This article reports on an evaluation of a community-based intervention program that involved 181 children ages 6-12 and their mothers, who were exposed to intimate partner violence during the past year.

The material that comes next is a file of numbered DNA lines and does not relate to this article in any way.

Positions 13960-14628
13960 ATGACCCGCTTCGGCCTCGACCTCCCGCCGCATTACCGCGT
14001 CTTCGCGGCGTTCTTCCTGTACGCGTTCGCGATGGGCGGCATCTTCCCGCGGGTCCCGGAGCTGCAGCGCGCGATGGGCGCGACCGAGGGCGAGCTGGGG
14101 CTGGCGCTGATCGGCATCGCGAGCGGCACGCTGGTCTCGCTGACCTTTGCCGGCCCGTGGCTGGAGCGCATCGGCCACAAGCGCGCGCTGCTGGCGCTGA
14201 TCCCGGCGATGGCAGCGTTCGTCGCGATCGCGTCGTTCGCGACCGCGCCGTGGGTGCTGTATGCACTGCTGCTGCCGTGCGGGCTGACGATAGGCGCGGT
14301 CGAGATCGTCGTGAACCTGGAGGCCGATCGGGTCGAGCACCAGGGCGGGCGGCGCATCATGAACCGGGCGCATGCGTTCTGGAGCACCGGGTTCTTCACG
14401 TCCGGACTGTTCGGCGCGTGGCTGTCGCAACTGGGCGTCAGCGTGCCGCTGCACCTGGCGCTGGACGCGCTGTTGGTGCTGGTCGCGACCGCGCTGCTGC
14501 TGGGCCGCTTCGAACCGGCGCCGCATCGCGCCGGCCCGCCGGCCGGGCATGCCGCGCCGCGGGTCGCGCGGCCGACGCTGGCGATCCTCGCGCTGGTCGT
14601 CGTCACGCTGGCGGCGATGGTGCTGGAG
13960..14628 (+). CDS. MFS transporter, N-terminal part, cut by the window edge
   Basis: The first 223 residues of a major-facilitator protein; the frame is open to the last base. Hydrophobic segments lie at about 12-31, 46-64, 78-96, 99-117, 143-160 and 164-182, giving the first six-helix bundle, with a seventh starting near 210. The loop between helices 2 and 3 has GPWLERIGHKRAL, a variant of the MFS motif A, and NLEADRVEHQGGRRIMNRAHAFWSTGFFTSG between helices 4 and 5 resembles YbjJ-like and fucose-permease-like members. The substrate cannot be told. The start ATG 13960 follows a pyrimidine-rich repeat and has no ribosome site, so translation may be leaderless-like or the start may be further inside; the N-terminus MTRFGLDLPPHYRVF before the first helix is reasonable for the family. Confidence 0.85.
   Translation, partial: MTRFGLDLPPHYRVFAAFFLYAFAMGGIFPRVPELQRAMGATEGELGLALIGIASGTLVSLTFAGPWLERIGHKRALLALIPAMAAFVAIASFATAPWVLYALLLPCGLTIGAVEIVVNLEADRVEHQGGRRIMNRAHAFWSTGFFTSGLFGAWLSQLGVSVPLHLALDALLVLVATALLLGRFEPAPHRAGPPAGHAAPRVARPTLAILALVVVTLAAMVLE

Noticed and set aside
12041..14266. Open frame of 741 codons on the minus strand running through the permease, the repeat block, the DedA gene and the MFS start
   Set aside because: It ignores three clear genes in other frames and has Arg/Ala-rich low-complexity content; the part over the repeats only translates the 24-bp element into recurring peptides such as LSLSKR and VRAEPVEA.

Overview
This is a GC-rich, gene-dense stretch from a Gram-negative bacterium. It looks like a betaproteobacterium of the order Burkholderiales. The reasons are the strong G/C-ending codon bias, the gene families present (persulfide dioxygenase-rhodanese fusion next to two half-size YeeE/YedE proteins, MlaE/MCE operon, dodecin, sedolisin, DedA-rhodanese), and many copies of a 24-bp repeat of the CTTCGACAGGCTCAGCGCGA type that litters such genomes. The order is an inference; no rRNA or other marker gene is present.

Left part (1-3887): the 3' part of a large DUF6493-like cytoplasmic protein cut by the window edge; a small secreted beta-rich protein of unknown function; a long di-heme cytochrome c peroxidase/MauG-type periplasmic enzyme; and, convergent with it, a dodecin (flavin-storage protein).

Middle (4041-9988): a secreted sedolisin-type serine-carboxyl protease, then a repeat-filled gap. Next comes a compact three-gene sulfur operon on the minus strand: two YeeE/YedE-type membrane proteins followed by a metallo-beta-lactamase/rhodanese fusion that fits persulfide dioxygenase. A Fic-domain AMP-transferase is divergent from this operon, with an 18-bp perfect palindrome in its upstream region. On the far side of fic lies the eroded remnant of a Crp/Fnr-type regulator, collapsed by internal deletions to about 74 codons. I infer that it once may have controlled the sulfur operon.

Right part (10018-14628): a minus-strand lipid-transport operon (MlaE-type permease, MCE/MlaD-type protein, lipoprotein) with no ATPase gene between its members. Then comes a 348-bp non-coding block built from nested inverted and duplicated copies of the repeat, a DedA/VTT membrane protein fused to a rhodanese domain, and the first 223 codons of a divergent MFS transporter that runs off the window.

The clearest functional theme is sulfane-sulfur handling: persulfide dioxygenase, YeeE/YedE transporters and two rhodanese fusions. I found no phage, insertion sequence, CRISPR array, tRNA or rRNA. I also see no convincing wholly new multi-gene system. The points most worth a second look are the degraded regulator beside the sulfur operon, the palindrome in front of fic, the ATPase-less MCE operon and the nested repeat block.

A sequential assignment procedure allocated participants to three conditions: child-only intervention, child-plus-mother intervention (CM), and a wait-list comparison. A 2-level hierarchical linear model that consisted of repeated observations within individuals and individuals assigned to conditions was used to evaluate the effects of time from baseline to post-intervention, comparing the three conditions and from post-intervention to 8-month follow-up for both intervention conditions. Outcomes were individual children's externalizing and internalizing behavioral problems and attitudes about violence. Of the three conditions, CM children showed the greatest improvement over time in externalizing problems and attitudes about violence. There were 79 percent fewer children with clinical range externalizing scores and 77 percent fewer children with clinical range internalizing scores from baseline to follow-up for CM children. (publisher abstract modified)